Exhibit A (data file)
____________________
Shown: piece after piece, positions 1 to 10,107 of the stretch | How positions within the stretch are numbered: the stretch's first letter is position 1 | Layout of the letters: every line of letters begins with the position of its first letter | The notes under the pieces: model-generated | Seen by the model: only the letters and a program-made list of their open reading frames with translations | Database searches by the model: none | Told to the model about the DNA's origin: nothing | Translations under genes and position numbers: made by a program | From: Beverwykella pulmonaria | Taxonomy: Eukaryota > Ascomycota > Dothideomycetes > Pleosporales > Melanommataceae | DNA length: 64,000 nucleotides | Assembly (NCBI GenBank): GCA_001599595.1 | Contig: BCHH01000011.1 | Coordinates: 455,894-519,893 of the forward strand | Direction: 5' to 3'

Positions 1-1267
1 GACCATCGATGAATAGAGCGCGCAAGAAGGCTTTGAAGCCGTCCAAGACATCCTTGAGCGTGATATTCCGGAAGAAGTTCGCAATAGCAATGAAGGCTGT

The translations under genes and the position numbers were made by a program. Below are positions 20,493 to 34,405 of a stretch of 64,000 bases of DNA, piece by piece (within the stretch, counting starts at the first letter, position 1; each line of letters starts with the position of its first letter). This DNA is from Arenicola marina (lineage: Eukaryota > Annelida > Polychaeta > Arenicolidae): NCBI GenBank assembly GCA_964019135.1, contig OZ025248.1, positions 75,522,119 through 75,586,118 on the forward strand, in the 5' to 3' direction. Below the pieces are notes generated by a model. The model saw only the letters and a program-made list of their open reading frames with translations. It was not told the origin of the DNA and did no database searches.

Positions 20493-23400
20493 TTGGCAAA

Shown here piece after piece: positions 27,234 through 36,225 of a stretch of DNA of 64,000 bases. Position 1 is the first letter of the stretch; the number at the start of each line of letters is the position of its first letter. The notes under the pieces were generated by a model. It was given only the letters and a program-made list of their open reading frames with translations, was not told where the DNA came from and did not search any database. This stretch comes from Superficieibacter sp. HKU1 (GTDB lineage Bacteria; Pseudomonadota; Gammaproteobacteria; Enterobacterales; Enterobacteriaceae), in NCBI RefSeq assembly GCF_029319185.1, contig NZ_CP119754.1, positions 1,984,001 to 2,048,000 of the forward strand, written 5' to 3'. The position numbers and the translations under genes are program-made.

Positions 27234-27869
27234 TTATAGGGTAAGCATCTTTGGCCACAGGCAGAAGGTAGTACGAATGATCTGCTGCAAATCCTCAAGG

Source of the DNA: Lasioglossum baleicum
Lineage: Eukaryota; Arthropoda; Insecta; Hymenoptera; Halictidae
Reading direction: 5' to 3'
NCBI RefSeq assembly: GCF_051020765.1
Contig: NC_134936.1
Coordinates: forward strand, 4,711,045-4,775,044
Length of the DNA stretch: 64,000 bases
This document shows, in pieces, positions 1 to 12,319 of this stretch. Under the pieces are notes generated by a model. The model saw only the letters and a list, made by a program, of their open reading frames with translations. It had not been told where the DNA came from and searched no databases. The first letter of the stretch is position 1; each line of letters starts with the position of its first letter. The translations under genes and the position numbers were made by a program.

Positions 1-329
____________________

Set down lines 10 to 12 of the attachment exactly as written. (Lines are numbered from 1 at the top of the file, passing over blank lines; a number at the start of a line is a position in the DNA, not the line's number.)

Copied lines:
Source of the DNA: Lasioglossum baleicum
Lineage: Eukaryota; Arthropoda; Insecta; Hymenoptera; Halictidae
Reading direction: 5' to 3'